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PREPCOM 3 for the Further Development of a
Strategic Approach to International Chemicals Management (SAICM)

Vienna | 19-24 September 2005
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Delegates Work Late at SAICM PrepCom-3

On the fourth day of the SAICM PrepCom-3, discussions continued in plenary on the overarching policy strategy (OPS) in the morning and afternoon. Contact groups on the global plan of action (GPA) and financial considerations met throughout the day, and on implementation and taking stock of progress in the afternoon. Small drafting groups on the OPS sections on risk reduction and knowledge and information, and on the statement of needs, met in the morning and afternoon. Contact groups and drafting groups continued to meet into the night. Above, members of national delegations and NGOs huddle in a drafting group during the lunch break.


Thursday, 22 September
Reports by the Contact Groups and Drafting Group to Morning Plenary

Jamidu Katima, Tanzania, reported that the contact group on the global plan of action had not been able to complete its work, and requested an additional half-day of time, which was granted. After the lunch break, he requested another half-day and evening, which were also granted.

S. Ali M. Mousavi, Islamic Republic of Iran, reported that the contact group on financial considerations had also been unable to complete its work, and requested an additional day of time, which was granted.

Raphael Azeredo, Brazil, reported that his drafting group on the introductory paragraph to the overarching policy statement had reached agreement on all but two points, which will be taken up by the plenary.
Plenary

Mark Hyman, Australia, suggested a further opening paragraph dealing with the progress in chemicals management since the Rio Summit, at the international, national and industry level.

Koulibaly Moussa, Niger, supported including a reference to control mechanisms.

Pavan Baichoo, International Labour Organization, noted that text referencing the Stockholm and Rotterdam Conventions neglected to mention international agreements on workplace chemicals safety.

Qu Wensheng, China, suggested adding references to international agreements in general to the paragraph on policies and programmes for the sound management of chemicals.

Tarek Eid El Ruby, Egypt, suggested noting that limited availability of, and access to, chemicals-related information was the case particularly in developing countries.

George Krhoda, Kenya, said the SAICM should express a sense of urgency, in order to help in bridging gaps in understanding.

On risk reduction, Jamal Ara, Pakistan, asked to add the general population to the list of affected groups.

Yuriy Kundiyev, Ukraine, said that it was inaccurate to claim there was no chemicals-related information available, stating that in developed countries, such information was readily available.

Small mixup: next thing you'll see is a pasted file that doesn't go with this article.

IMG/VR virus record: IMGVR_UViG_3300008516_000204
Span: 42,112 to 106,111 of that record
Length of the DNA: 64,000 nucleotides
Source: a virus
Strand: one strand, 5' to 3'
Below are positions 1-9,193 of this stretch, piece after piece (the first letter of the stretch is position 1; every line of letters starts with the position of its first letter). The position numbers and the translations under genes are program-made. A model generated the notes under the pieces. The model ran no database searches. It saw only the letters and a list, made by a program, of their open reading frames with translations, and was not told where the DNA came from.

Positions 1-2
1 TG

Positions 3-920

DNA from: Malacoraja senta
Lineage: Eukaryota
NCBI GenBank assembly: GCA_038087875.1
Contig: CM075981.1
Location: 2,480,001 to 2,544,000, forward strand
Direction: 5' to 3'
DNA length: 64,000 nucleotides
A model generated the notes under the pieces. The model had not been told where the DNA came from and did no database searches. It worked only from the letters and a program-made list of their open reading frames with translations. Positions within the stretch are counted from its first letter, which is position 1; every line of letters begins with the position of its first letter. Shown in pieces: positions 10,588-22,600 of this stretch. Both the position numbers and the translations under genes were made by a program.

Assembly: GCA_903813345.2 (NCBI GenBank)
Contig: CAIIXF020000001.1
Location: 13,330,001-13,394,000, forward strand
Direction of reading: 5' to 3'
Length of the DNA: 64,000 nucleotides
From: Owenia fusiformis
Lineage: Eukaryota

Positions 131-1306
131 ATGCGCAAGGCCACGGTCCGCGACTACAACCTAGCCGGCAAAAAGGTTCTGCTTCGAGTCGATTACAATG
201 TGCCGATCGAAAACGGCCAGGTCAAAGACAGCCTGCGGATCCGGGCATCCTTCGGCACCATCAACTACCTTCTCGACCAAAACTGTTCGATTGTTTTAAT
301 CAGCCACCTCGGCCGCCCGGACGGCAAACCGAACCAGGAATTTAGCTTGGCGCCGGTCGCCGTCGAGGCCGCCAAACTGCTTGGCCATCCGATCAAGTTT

Boris Kurlyandskiy, Russian Federation, stated that chemicals-related information was not freely available.

Inger Schörling, Chemsec, said that the current risk assessment and risk management system had failed, and the problem had to be addressed.

Tim Meredith, World Health Organization, drew attention to research and electronic resources on chemical safety.

Bob Ford, United States, suggested that langauge on domestic and regional implementation be retained in text on illegal international traffic.
Contact Groups

The contact group on financial considerations reached agreement on a few of the twenty subparagraphs before it, but many sections of the text, including newly introduced proposals, were met with contention. Much of the text remained extensively bracketed as discussion continued until nearly midnight.

The contact group on the global plan of action completed its work at 11:15 pm, after discussing measures and activities on heavy metals and the risks they pose to human health and the environment. Most measures and activities were accepted, but some are footnoted pending the outcome of discussion on the overarching policy strategy.

The contact group on implementation and taking stock of progress adjourned at 11:11 pm after hearing proposals to appoint an existing programme in the Secretariat role for SAICM. UNEP will likely be partnered with another programme, with IOMC and WHO proposed thus far. A break out session of regional groups discussed some of the more controversial issues.
Side Event: Africa Stockpiles Programme

WWF presented a lunchtime side event on the Africa Stockpiles Programme, a continent-wide project which aims to clear all obsolete pesticide stocks from Africa and put in place measures to help prevent their recurrence.
Around PrepCom-3

UNEP International Chemicals Management booth.

IPEN booth.

ICCA booth.

CropLife International booth.

UNDP booth.

UNITAR booth.

World Bank booth.

Rotterdam Convention booth.

UNIDO display and table.

Delegates confer before the morning plenary.

IOMC chair Rob Visser confers with Chris Vanden Bilcke (Belgium) during afternoon plenary.

Some of the friendly United Nations security staff who watch over us.

Related Links

SAICM web site
PrepCom 3 meeting documents
UNEP Chemicals Unit
IFCS web site
Rotterdam Convention web site

Related ENB Coverage

Linkages Chemicals page
ENB coverage of SAICM PrepCom-2
ENB coverage of SAICM PrepCom-1
ENB coverage of POPs COP-1
ENB coverage of INC-11 and COP-1 of the Rotterdam Convention
ENB coverage of IFCS-4

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